Pieces of the largest laboratory to launch towards the International Space Station (ISS) are coming together and Japan couldn’t be happier.
More than two-thirds of the Japan Aerospace Exploration Agency’s (JAXA) Kibo laboratory awaits NASA shuttle rides to the space station early next year at the U.S. agency’s Cape Canaveral, Florida spaceport. Altogether, engineers are poring over two JAXA pressurized modules and a robotic arm as they await next year’s delivery of external experiment platform to complete Kibo, also known as the station’s Japanese Experiment Module (JEM).
“JEM is the first Japanese human [spaceflight] facility,” Kichiro Imagawa, JAXA’s JEM development project manager, told SPACE.com in an interview. “I think it’s very important for Japan to develop them and launch them successfully.”
JAXA has spent about $3 billion developing Kibo, whose name means ‘Hope,’ Imagawa said. The laboratory’s total cost, however, is about twice that when including the module’s planned orbital operations and ground mission control center in the Space Station Operations Facility at Tsukuba Space Center, which sits just north of Tokyo in Ibaraki Prefecture, Japan, he added.
The first piece of JAXA’s laboratory was slated to launch towards the ISS in December of this year, though NASA pushed the flight to February 2007 following delays with its next shuttle mission, STS-117 aboard Atlantis.
“We at JAXA have been waiting for JEM’s launch for more than 10 years, so two more months of delay is not a big problem,” Imagawa said.
It will take some three space shuttle flights and a series of spacewalks between 2008 and 2009 to completely install Kibo at the ISS once NASA’s Harmony connector node and Europe’s Columbus laboratory are delivered later this year.
That orbital train begins with NASA’s STS-123 mission slated to haul the laboratory’s pressurized experiment logistics module to orbit aboard Endeavour on Feb. 14 next year.
“In the coming year, we will work very hard in order to have a successful mission,” JAXA astronaut Takao Doi, who will serve as an STS-123 mission specialist during the upcoming flight, said in a statement after his assignment to the flight earlier this year. “With Kibo being assembled in space, we in Japan will be entering into an exciting new era of Japanese space development.”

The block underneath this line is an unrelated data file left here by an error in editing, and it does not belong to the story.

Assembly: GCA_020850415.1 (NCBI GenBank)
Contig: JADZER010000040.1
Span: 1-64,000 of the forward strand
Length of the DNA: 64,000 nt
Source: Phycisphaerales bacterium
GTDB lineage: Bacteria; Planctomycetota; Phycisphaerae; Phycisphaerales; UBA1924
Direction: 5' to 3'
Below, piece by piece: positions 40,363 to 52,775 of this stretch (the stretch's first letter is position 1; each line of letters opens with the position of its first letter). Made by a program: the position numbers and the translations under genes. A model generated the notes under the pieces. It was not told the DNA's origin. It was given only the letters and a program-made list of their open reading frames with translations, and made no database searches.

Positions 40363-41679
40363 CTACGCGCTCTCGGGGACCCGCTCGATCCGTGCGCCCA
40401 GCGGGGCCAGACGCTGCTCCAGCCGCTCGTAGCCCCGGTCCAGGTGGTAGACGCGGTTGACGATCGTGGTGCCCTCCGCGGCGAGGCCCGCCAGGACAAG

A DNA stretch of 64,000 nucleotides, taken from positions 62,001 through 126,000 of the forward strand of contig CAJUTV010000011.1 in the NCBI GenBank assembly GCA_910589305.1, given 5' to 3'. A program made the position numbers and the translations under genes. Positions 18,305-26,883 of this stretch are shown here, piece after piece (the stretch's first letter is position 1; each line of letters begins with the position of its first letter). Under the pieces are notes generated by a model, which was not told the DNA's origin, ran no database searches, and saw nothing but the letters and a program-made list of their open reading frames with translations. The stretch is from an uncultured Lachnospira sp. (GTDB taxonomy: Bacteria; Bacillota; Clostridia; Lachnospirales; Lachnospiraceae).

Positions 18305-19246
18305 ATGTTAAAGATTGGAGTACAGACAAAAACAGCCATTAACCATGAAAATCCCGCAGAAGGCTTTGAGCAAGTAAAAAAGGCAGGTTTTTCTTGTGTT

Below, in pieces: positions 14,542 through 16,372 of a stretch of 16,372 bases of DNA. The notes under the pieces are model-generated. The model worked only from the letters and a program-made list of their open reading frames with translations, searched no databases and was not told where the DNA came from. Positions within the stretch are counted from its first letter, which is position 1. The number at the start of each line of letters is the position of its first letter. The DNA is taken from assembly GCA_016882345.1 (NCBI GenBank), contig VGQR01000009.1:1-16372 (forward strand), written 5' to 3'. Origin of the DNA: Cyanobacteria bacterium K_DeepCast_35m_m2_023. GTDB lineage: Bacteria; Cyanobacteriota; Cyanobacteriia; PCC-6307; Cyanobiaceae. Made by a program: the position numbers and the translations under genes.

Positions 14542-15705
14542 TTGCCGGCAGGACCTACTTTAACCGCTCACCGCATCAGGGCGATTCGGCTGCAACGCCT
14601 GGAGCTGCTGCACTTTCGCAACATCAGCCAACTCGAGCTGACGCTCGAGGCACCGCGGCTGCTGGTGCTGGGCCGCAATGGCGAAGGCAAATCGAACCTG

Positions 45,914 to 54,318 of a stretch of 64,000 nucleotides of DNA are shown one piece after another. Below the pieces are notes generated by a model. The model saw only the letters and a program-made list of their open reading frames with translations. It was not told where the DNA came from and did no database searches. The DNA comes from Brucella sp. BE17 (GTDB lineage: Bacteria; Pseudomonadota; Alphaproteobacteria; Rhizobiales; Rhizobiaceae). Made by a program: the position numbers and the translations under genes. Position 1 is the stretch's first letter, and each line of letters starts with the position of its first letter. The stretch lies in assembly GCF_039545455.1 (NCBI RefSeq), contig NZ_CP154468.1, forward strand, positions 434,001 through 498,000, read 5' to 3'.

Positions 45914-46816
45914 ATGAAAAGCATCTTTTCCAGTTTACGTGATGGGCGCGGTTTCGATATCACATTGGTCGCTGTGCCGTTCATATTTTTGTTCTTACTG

Among the biggest hurdles for Kibo’s development was ensuring it was safe for human occupants, JAXA officials said.
“The human facility is very much directed by the safety issues,” Koki Oikawa, JAXA’s JEM development project function manager, told SPACE.com. “JAXA didn’t [originally] have that kind of understanding for crew safety…I think that was one of the most challenging requirements.”
Piece by piece
The heart of JAXA’s Kibo laboratory is its cylindrical Pressurized Module.
About the size of a large tour bus, the module runs 36.7 feet (11.2 meters) long, 14.4 feet (4.4 meters) wide and includes enough interior room for 23 racks -- 10 of them dedicated to orbital experiments -- according to a NASA description.
Kibo’s smaller pressurized storage pod, known as the Experiment Logistics Module, is the same width as its larger counterpart but only 12.8 feet (3.9 meters) long, enough room for about eight experiment racks. It is slated launch towards the ISS during the STS-123 mission.
The Pressurized Module is due to follow during NASA’s STS-124 mission on April 24, 2008 with Kibo’s 33-foot (10-meter) main robotic arm and will be followed by a smaller, 6.2-foot (1.9-meter) appendage.
JAXA’s external platform, the Exposed Facility, will round out the laboratory in 2009. At 13.1 feet (four meters) long and around 17 feet (or about five meters) wide and tall, the facility is large enough to hold 10 experiments at a time for space materials and exposure tests.
Japanese astronauts gear up
Following Doi to the ISS will be JAXA astronaut Akihiko Hoshide, who will help install the massive 35,000-pound (15,900-kilogram) Pressurized Module during NASA’s STS-124 mission.
Veteran JAXA astronaut Koichi Wakata will then become Japan’s first long-duration spaceflyer when he join’s the space station’s Expedition 18 crew in mid-2008, NASA has said. JAXA spaceflyer Soichi Noguchi, who flew aboard the Discovery orbiter during NASA’s STS-114 mission in July 2005, is Wakata’s backup.
The astronauts have been training alongside Russian cosmonaut and Expedition 18 flight engineer Salizhan Sharipov and other crewmembers for the upcoming spaceflight, which will be commanded by NASA spaceflyer Mike Fincke.
“It’s important for us to assembly our modules to ISS and have it done by our own astronauts,” Imagawa said of Kibo’s construction. “It’s very important for the Japanese people. It’s a symbol, our JEM.”
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